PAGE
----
Okay, now what am I trying to say here? Let me see. You want to put a weapon in the hand of a robot, and based on machine learning, which doesn't actually have an algorithm that I can print out, you're going to tell me that it knows the difference between things sticking out of the body and it's going to cut off the right one. Obviously, we're referring to an appendix, and it's not going to make a mistake. It's not going to misidentify something else that might look like an appendix and cut it off instead. And the method that it uses to recognize what that thing is through the imaging system uses this thing called machine learning. And you cannot tell me, you cannot print out and create a mathematical proof like a regular algorithm that shows me with a high level of assurance that it always knows what the right thing is to cut off. And that's a weird situation for the FDA because they're like, so we're just supposed to trust it.
Now, keep in mind, for those who may not know that are listening, the way machine learning works is I feed it positive and negative data. So, if you want to develop a machine learning algorithm that knows how to identify pictures of cats, you give it a bunch of cats and you say, Those are cats. And then you give it a bunch of pictures that are not cats, and you say, Those are not cats. And then you start to let it respond back to you, and it goes, Is this a cat? And you go, yeah, that's a cat. Is this a cat? No, that's not a cat. It goes, okay, but is this a cat? You go, yes, well, after enough iterations of this and you can see proof of this, go to Google Images and type cat and some of those pictures that are clearly cats, you're like, Wait, a computer knew that that was a cat? Because some of them aren't that obvious. Like the cats are looking away or they're partially obscured, they're wearing a hat, I mean, all kinds of weird stuff. And yet the algorithm has just figured out what cats are, and you almost never see a false positive for image recognition. Well, that's great, but nobody's life is on the line. Nobody's appendage is on the line when it comes to having that recognized correctly, because even if it's correct, 999,999 times out of a million, nobody wants to be patient number one, where you have to come into the or the next day or come into the recovery room and go, so the robot cut off the wrong thing. Yeah, exactly, right. Medical errors do happen, but you can't sue a robot. And there's also a trust issue, right? People still feel that they can trust a human being more than they can a robot.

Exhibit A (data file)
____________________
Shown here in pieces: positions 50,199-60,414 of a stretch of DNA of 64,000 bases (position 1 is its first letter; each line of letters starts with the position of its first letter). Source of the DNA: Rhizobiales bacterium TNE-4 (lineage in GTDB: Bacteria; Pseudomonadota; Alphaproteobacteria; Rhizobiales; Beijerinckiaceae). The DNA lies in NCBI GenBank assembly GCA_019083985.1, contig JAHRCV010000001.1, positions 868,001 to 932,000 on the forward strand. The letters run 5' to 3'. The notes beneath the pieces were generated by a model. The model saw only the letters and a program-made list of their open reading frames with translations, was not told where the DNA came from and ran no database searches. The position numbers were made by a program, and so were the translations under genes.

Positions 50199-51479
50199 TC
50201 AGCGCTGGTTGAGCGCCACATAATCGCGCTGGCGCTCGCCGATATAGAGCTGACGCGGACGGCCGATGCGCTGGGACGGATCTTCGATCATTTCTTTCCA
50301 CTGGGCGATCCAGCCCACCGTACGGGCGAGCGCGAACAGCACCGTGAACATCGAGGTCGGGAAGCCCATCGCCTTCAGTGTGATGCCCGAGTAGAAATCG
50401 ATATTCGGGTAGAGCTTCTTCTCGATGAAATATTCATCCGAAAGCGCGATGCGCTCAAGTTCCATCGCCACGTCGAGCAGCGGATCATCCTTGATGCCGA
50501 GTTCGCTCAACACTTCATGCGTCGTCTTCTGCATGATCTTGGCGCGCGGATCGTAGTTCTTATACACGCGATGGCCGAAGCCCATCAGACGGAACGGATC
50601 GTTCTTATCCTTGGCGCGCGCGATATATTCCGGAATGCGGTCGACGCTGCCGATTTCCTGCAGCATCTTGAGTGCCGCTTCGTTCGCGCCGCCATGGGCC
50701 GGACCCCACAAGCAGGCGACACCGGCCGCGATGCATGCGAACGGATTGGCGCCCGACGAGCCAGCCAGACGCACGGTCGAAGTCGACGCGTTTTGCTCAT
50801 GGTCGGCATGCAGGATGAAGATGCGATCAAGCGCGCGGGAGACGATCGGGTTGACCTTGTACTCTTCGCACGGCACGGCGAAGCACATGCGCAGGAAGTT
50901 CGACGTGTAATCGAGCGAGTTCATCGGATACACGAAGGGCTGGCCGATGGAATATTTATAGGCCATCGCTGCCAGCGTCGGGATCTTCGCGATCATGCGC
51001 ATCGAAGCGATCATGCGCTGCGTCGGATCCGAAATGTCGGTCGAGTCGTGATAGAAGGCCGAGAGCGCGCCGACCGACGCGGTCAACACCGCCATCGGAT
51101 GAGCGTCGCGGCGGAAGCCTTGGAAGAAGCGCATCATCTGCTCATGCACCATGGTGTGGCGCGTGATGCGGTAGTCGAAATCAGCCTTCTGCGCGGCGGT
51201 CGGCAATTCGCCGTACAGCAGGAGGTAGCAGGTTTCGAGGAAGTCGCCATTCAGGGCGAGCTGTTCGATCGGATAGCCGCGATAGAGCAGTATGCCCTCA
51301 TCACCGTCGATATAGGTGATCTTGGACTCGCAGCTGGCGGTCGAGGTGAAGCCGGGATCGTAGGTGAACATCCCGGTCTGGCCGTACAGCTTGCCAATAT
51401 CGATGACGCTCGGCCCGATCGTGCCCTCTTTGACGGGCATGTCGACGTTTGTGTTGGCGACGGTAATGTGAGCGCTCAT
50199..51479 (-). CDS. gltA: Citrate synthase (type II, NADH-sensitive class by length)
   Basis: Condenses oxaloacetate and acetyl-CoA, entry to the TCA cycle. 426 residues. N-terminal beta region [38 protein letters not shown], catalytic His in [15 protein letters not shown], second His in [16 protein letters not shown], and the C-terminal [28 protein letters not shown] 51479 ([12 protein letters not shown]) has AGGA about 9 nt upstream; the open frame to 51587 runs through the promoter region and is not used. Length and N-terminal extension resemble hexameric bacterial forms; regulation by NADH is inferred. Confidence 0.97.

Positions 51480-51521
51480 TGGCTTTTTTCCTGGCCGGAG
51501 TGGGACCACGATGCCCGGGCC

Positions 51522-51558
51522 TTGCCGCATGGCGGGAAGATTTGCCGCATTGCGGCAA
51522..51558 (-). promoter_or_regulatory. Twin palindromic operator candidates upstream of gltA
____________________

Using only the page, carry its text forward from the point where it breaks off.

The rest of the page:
Even if the math says that the robot is right more than the human being, statistically, nobody wants to be the one. You always assume that. Yeah, but a human being would have figured that one out, right? And so, it's a really weird situation. So, there's a regulatory problem here, right? The current regulatory environment is not set up in such a way where I can bring a high-risk machine learning module into the or like this. I can use it to monitor vitals. I can use it to double check drug interactions, check out brain scans, all that kind of stuff. But right now, there is no regulatory pathway that's going to allow me to put the weapon, a scalpel, right into the hand of a robot and say, go cut this person on purpose. Right? It's not there. And so, there's a lot of regulatory work that needs to be done. I'm part of one lobby group that has been at least taking part in some of the work the FDA has been doing up to this point. There is, what do they call it, kind of like a preview document that says, this is probably how things are going to go. I forgot the word at the moment. It just happens. I'm getting old, man.
Omar: No, I hear you. Does FDA seem to be warming up to the idea of machine learning, in your opinion? They should be how to support it?